Crack is a solid, crystallized form of cocaine that people smoke or inhale through their lungs.
Sometimes known as “freebase cocaine,” this substance initially appeared in the United States in the 1980s, where it swiftly gained popularity due to its ease of use and inexpensive cost. In recent years, however, its use has dropped.
Despite its decreasing popularity, the drug has solidified its notoriety as one of the most addictive illicit narcotics due to its potent but short-lived high.
Why is Crack Cocaine So Addictive?
Crack provides a quick, strong high that increases cravings and hasten the onset of addiction. However, its addiction, on the other hand, may not manifest immediately.
In most cases, it starts with the brain forming a positive link between crack use and its first pleasurable high. Once established, the impact of this relationship is influenced by a variety of other elements, including a person’s environment, genetic composition, and various psychological aspects. The complex interplay impacts future usage and addiction, as well as how quickly they develop.
Users develop a crack use disorder after prolonged use affects their social or vocational functioning.
Addiction is defined as the continuing use of a substance in the face of evidence that it has negative consequences. Again, a variety of factors influence the risk and duration of crack addiction. An individual with a history of illegal drug use or mental illness may be at a higher risk of becoming addicted to the drug.
Someone who uses it or any other substance frequently will build a tolerance to it. This means that as time passes, more of the substance or a higher potency is required to provide the same results.
Tolerance often leads to increased crack use and can speed the emergence of compulsive drug use behaviors.
What Happens When You Try Crack for The First Time?
Crack has a faster and more strong effect than powdered cocaine when snorted.
In general, smoking cocaine allows for faster drug absorption into the human body than sniffing it, resulting in a quicker and more intense high. However, when smoked rather than snorted, the substance is more bioavailable.
Snorting cocaine has a bioavailability of 57 percent while smoking it has a bioavailability of 70 percent. This means that when the substance is smoked, it becomes more active in their bloodstream progressively and faster, resulting in a more potent high—this is a crucial contributor to its high risk for addiction.
The high from crack is quicker but only lasts about 10-15 minutes, but the high from cocaine might last up to 45 minutes. And so, crack addicts want higher-intensity and more frequent highs.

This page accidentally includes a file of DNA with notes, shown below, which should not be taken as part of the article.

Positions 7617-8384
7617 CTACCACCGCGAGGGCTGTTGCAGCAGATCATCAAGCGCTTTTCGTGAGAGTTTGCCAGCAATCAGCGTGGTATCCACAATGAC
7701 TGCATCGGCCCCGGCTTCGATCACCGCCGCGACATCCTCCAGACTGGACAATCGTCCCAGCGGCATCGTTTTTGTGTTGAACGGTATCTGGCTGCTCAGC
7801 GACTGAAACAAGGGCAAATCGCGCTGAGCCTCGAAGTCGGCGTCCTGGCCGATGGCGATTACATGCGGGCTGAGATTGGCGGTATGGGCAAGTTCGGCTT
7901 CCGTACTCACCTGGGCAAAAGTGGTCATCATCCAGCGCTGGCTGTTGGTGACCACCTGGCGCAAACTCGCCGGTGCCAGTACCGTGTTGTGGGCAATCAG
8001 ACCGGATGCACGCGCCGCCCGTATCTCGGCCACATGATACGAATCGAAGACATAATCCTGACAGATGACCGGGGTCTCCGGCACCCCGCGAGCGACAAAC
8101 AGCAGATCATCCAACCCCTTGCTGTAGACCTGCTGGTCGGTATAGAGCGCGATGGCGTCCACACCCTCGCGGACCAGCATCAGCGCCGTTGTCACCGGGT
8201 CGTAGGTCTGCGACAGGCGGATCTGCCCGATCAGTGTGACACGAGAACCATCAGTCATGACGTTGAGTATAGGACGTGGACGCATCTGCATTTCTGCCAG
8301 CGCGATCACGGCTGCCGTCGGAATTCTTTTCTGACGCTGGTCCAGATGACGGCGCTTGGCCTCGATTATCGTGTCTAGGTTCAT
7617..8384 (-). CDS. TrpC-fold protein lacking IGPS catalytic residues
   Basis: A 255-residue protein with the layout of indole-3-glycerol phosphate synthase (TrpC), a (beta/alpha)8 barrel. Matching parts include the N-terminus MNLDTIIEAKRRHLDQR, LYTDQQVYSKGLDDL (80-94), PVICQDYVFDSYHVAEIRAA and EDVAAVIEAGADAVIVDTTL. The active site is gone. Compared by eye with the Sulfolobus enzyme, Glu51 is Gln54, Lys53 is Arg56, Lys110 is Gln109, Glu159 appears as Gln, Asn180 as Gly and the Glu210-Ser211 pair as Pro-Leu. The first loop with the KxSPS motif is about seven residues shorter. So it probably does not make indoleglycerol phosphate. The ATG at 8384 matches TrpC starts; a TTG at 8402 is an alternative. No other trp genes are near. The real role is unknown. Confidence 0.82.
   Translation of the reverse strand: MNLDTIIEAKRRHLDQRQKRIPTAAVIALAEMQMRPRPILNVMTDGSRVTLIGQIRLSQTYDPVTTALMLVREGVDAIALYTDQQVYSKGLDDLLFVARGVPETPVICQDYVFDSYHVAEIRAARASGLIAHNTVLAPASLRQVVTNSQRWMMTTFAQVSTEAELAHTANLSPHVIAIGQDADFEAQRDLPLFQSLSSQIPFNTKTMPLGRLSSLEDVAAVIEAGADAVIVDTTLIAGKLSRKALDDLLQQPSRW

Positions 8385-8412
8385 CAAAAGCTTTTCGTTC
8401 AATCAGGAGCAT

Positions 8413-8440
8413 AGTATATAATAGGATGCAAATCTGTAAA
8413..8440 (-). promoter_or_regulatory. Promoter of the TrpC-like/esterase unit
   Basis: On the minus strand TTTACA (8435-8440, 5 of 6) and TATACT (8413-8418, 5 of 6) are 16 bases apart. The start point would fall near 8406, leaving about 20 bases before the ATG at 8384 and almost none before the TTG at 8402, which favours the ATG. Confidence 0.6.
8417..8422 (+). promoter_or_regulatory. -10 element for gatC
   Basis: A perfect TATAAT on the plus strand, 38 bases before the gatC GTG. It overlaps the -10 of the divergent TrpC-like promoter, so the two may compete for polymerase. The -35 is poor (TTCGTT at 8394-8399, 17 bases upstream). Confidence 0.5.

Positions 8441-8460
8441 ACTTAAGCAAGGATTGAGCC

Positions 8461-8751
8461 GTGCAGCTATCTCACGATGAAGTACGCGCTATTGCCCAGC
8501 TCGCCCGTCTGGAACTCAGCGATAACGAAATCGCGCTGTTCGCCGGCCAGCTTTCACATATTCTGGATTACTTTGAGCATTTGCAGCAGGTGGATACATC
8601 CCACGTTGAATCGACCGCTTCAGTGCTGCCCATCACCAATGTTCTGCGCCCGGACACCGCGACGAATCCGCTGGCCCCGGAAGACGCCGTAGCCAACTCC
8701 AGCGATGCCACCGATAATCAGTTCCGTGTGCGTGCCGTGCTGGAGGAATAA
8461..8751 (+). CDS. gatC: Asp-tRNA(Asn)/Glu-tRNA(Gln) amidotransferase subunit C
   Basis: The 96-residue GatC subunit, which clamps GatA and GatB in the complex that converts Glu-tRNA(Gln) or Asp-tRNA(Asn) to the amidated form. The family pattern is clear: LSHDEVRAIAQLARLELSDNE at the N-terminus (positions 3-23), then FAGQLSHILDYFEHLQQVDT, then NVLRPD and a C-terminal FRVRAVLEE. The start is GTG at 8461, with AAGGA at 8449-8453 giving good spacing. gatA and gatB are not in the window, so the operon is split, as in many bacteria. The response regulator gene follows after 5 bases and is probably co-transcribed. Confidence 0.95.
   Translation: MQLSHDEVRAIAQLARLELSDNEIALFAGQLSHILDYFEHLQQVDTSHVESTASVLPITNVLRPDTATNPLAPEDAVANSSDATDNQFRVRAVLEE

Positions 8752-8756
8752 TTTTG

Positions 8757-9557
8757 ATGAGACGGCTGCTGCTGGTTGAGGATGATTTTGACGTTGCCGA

While it’s awkward to imagine that one hit of crack causes addiction, many people report they’re addicted and want more of it after the first time.
The usage of other narcotics, genetic factors, and other psychological and environmental factors all influence how quickly a person becomes addicted to crack.
The Effects of Crack
Several neurotransmitters in the brain are affected by crack cocaine. Dopamine is the most important of them, as it plays a crucial part in our reward system, helping to promote life-sustaining activity and other enjoyable activities.
Dopamine is usually released in response to pleasurable actions such as eating a delicious meal or engaging in sexual activity when the brain is generally working without medications. In a process known as “dopamine reuptake,” the released dopamine is reabsorbed to be used in the future.
However, cocaine inhibits this reabsorption process, allowing dopamine to remain active in our neuronal synapses and, as a result, overloading our dopamine receptors, resulting in a feeling of exhilaration and confidence. The pleasurable effects of cocaine cause the brain to identify cocaine with pleasure, encouraging its use in the future.
Other temporary crack impacts include:
- Increased vitality
- Heart rate and blood pressure rise
- Dilation of pupils
- Pain in the abdomen
The feelings of pleasure experienced soon after using crack are fleeting. Crack addicts will notice the effects of the substance wearing off after 10-15 minutes. This can lead to instant cravings and binge consumption, in which crack is consumed in large quantities over a long period. During binge consumption, the user may face significant negative consequences, such as:
- Dangerously high pressures of blood
- Psychosis or paranoia
It’s typical to have a “crash” after using crack, especially after a binge. Excessive weariness or melancholy can occur during a crash, which can easily lead to further crack use in the quest to alleviate these symptoms. This cycle encourages continued usage and escalates the risk of addiction.
Why Is Crack Such a Dangerous Substance?
Aside from the potential for physical craving, crack use, mainly when used in binge mode, can result in a fatal overdose. The following symptoms indicate cocaine overdosing (“cocaine toxicity”):
- Hypertension and severe tachycardia
- An abnormal heart rhythm
- Cardiac arrest
- Increase in body temperature
- Rhabdomyolysis—the failure of muscles tissues
- Kidney failure
With continuous crack use, several mental health disorders may occur. Bipolar disorder, depression, and schizophrenia are all typical crack-related mental health concerns that usually disappear once the drug is stopped. Long-term, heavy crack usage, on the other hand, can result in more permanent psychological alterations.
If you’re addicted to crack or know someone who is, don’t wait! We are here for you. Contact us via 833-846-5669 to speak with experts who can help you or a loved one get the help they need to overcome addiction.